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30 July 2012

The Planet Ocean film’s British premiere

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On Monday afternoon at the OMEGA House in London’s Soho district, Planet Ocean, a movie directed by Yann Arthus-Bertrand and Michael Pitiot in partnership with OMEGA, was screened for the first time in Great Britain. The 90-minute documentary, which also draws on the talents of some of the world’s leading aerial and underwater cinematographers, oceanographers and biologists, was created to change the way people look at the oceans and to encourage them to imagine conservation and stewardship as responsibilities shared by everyone on Earth.

Yann Arthus-Bertrand introduced the film to a capacity crowd at the OMEGA House and following the screening, took part in a discussion moderated by Zoey Bird. Stephen Urquhart, the President of OMEGA, talked about his brand’s long interest in underwater exploration and oceanic health and Arthus-Bertrand commended OMEGA’s commitment. He said, “It is a risk for a company to give money to an activist like me. But that’s what they did and not once did they ask to see what I was doing. They never told me what to do.”

 

OMEGA’s President Urquhart: “No one could do it better”
Stephen Urquhart said, “We offered this project to Yann because we knew that no one could do it better. He’s both an environmentalist and the world's leading specialist in aerial photography. He has a unique combination of skills that allowed him to capture and communicate the majesty and the beauty of the oceans cinematically. He, Michael and their team have done a remarkable job.”

 

The film’s composer Armand Amar, who was at the screening, was asked about his inspiration for the moving soundtrack. He said that he had been inspired by the film footage, pointing out that the powerful imagery suggested the types of themes that were called for.

 

Reaching the widest possible audience
When Arthus-Bertrand was asked if he thought that there was sufficient political will to address the global issue of oceanic health, he said that he hoped that Planet Ocean would raise public awareness, inspiring viewers to encourage politicians to consider legislation that would help protect the oceans. He announced that the film is being made available free of charge to interested schools and NGOs to ensure that it reaches the widest possible audience.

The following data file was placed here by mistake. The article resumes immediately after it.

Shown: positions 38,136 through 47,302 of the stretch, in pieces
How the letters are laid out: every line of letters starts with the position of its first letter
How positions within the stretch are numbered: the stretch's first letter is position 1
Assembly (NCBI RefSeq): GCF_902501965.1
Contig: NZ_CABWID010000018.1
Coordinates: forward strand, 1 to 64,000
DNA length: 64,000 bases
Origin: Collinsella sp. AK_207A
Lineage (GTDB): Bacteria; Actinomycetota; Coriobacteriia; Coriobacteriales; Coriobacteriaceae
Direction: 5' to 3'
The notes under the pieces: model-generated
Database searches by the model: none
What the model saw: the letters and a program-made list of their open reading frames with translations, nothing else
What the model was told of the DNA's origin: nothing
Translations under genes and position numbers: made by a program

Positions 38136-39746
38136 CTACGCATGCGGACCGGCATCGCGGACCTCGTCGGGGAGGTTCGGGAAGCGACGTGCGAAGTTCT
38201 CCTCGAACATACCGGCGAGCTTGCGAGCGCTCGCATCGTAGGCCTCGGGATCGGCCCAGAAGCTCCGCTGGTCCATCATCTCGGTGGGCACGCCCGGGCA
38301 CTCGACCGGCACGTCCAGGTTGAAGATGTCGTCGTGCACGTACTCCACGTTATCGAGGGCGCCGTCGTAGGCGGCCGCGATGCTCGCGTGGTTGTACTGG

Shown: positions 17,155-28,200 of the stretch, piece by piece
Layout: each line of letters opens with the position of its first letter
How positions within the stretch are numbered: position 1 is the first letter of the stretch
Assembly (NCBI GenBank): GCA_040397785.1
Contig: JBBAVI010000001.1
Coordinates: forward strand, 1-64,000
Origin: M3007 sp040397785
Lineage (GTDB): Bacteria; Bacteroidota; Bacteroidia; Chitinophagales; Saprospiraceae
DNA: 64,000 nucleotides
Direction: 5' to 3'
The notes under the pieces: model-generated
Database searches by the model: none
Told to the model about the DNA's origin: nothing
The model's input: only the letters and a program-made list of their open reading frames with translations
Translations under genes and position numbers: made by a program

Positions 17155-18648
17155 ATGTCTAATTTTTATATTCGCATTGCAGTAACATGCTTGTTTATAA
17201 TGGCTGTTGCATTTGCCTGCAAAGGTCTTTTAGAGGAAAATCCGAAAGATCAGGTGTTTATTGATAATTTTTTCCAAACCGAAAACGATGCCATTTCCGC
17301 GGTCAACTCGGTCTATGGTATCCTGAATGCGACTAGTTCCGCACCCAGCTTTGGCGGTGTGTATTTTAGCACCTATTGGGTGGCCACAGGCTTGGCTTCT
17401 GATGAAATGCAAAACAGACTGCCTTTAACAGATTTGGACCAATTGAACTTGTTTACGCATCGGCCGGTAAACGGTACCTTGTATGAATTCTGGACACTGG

Explaining some great natural mysteries
Planet Ocean aims to explain some of the planet’s greatest natural mysteries in ways that make them understandable and accessible to everyone. Finally, it allows young people to imagine that a more sustainable world is not only desirable but achievable.  The film combines the kind of breath-taking aerial shots that have made Arthus-Bertrand’s filmmaking reputation along with underwater imagery from an award-winning team of cameramen. 

 

OMEGA’s maritime legacy
OMEGA has long been associated with the planet's oceans and concerned with their health and preservation. In 1932, it released the world's first divers' watch. By 1936, Dr. Charles William Beebe, the American naturalist and underwater explorer who was one of the inventors of the bathysphere, spoke enthusiastically about how well his OMEGA Marine had served him when he was working 14 metres beneath the surface of the Pacific Ocean for extended periods of time.

 

Commander Yves Le Prieur, the father of the aqualung, was often photographed underwater wearing his own OMEGA Marine. Jacques-Yves Cousteau famously wore an OMEGA Ploprof and Jacques Mayol – the legendary free diver known as "The Dolphin Man" – wore an OMEGA Seamaster on his record-setting dives.

 

When the late Sir Peter Blake, OMEGA's friend and brand ambassador, retired from competition as one of the world's most successful competitive sailors, he committed his energies to the protection of his beloved oceans. Sir Peter was motivated by a simple motto: "No water, no life." He created his non-profit organisation, Blakexpeditions, under the auspices of the United Nations and OMEGA. 

 

OMEGA President Stephen Urquhart said, “Peter Blake is an important part of this story. He was such a passionate advocate for oceanic health and his passion was infectious. We contacted Yann about making Planet Ocean ten years after Peter was murdered by pirates while spreading the word preserving the oceans. I know that he would have enjoyed this film immensely.”

 

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